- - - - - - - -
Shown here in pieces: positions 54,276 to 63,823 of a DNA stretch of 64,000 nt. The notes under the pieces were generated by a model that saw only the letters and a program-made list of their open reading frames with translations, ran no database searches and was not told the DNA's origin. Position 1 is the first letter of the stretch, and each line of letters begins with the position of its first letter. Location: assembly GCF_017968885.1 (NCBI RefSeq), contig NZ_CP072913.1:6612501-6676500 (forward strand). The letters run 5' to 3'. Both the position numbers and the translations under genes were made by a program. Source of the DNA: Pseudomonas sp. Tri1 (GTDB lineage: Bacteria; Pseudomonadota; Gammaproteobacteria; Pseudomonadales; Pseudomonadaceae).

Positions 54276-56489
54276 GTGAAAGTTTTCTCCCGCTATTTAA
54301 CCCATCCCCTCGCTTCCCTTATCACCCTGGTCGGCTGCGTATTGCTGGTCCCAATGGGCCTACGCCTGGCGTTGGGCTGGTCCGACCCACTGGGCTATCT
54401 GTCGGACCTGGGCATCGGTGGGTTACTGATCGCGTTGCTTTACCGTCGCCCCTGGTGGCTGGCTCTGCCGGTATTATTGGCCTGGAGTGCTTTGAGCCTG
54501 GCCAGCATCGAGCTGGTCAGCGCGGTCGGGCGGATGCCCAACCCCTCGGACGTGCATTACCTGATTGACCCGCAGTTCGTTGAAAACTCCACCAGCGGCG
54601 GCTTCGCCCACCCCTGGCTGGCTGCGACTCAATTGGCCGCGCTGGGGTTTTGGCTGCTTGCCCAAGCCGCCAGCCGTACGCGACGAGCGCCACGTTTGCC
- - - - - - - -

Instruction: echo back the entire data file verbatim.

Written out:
Shown here in pieces: positions 54,276 to 63,823 of a DNA stretch of 64,000 nt. The notes under the pieces were generated by a model that saw only the letters and a program-made list of their open reading frames with translations, ran no database searches and was not told the DNA's origin. Position 1 is the first letter of the stretch, and each line of letters begins with the position of its first letter. Location: assembly GCF_017968885.1 (NCBI RefSeq), contig NZ_CP072913.1:6612501-6676500 (forward strand). The letters run 5' to 3'. Both the position numbers and the translations under genes were made by a program. Source of the DNA: Pseudomonas sp. Tri1 (GTDB lineage: Bacteria; Pseudomonadota; Gammaproteobacteria; Pseudomonadales; Pseudomonadaceae).

Positions 54276-56489
54276 GTGAAAGTTTTCTCCCGCTATTTAA
54301 CCCATCCCCTCGCTTCCCTTATCACCCTGGTCGGCTGCGTATTGCTGGTCCCAATGGGCCTACGCCTGGCGTTGGGCTGGTCCGACCCACTGGGCTATCT
54401 GTCGGACCTGGGCATCGGTGGGTTACTGATCGCGTTGCTTTACCGTCGCCCCTGGTGGCTGGCTCTGCCGGTATTATTGGCCTGGAGTGCTTTGAGCCTG
54501 GCCAGCATCGAGCTGGTCAGCGCGGTCGGGCGGATGCCCAACCCCTCGGACGTGCATTACCTGATTGACCCGCAGTTCGTTGAAAACTCCACCAGCGGCG
54601 GCTTCGCCCACCCCTGGCTGGCTGCGACTCAATTGGCCGCGCTGGGGTTTTGGCTGCTTGCCCAAGCCGCCAGCCGTACGCGACGAGCGCCACGTTTGCC